Then, you jack up the car. You might note that, due to the sandy terrain, I had no choice but to use the leaf springs as the anchor point rather than the axle joint. I also carry a hi-lift (or ‘roo’ jack), but I am not a fan of these things, and will use them only as a last resort. I have had two troopies fall of hi-lift jacks in the past – not a very nice sight to behold.
With the new tyre safely on, I now have to put the flat tyre back. I am SHORT, but strong. However, I can only lift so high using my legs. So I use my brain, not my brute, and the ladder becomes a handy ramp to wheel the spare back up onto the car.
All fixed, I’m ready to hit the track again (Gee… I’m starting to sound like Russell Coight. Sorry, only Australians will understand what that means!).
That Mob’s in Town Now
After changing the tyre and cleaning up a bit, I complete my drive to the Outstation. At the first Outstation, where the people I need to see are usually to be found, there is no one around. Not even a single camp dog.
I backtrack to another Outstation, located about 5km further west. Here, a piece of barbed wire gets tangled underneath the Troopy (ok, I saw it too late) and I have to stop and get it off. Thankfully, there’s no damage done.
I see some people coming toward me in a Landcruiser utility. They pull up and I tell them who I’m looking for. They say: ” … oh he’s living in town now … you got to XX street, look for the green fence and the flash red Commodore V6 ute …”
So I’ve driven over 200km already, and both of the people I need to see are … you guessed it … IN ALICE SPRINGS!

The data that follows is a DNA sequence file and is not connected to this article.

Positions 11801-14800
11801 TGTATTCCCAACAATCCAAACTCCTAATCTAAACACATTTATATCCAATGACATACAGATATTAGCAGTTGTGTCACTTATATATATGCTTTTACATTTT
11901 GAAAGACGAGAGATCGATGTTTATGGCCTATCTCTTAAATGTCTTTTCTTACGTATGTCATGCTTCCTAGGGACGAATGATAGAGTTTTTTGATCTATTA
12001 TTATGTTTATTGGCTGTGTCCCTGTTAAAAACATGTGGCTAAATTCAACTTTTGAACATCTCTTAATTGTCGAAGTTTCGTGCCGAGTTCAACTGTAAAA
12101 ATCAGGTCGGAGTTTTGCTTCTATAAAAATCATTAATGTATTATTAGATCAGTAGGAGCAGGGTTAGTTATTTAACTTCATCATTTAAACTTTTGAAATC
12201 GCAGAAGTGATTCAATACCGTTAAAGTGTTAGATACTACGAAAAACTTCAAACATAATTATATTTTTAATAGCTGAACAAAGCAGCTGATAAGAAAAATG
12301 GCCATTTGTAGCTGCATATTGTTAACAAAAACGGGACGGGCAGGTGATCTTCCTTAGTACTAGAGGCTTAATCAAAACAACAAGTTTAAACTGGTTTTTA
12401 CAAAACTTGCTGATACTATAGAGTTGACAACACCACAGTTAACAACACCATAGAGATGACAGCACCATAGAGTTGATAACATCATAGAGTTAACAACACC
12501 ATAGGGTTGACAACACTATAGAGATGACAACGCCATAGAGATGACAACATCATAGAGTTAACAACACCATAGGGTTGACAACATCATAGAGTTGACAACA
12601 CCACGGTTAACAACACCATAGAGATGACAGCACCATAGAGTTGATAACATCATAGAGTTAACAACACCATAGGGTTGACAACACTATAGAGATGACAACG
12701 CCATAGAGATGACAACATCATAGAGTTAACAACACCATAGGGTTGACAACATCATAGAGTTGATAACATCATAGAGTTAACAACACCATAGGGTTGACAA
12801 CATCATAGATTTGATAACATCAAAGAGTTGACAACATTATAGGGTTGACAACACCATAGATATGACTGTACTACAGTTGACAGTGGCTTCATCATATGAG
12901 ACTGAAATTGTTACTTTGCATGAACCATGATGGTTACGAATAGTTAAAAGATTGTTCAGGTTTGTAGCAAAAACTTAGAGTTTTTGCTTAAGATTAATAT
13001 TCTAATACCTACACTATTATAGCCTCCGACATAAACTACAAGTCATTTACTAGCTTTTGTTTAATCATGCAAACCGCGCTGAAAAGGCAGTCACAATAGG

I thank these people for their help and head off.
I drive back along a very smooth track that brings me out near Gosse Bluff (Tnorala), an ancient meteorite crater so large, you can drive into it. It’s also a sacred site, but I’ll write about Tnorala some other time.
I stop and have lunch in a dry creek bed, just after I’ve passed a huge group of camels. I make some ants very happy by leaving them some bread crusts.
Whilst I’m driving along, I’m listening to Bill Bryson’s Notes From a Big Country. It’s kind of bemusing to me to listen to Bryson chatting away about autumn in New Hampshire when it’s 37 degrees in Central Australia.
On my way back to town (I’ve now finished listening to Bill Bryson), I stop at Ormiston Gorge, just to take a photo of the waterhole and see if it’s filled up after the rain we had last week.
I continue into town, and find the people I need to see. I find the house I need to find by looking for the red V6 Commodore ute.
I complete my consultations in less than an hour. I’ve spent all day, ripped my pants, broken a mirror, and had a flat in sand country for less than ONE HOUR of work.
But hey, we all had fun, didn’t we?
Respect. Actually it sounds awesome. As I was reading I was thinking – god, I’d love to be hanging out with you for a day like that. Flat tyres ‘n’ all!
I think you’d have a ball wondering around the bush with me. Camping, chatting with old people (Aboriginal Elders), going to amazing places.
There’s not many people whose job is to record and protect sacred sites, which involves working with some remarkable Aboriginal people and having lots of laughs, seeing some very sad things, but also learning so much about what it means to be human.
And knowing how to change flat tyres. Which reminds me. I forgot to collect the tyre from Beaurepaires this afternoon.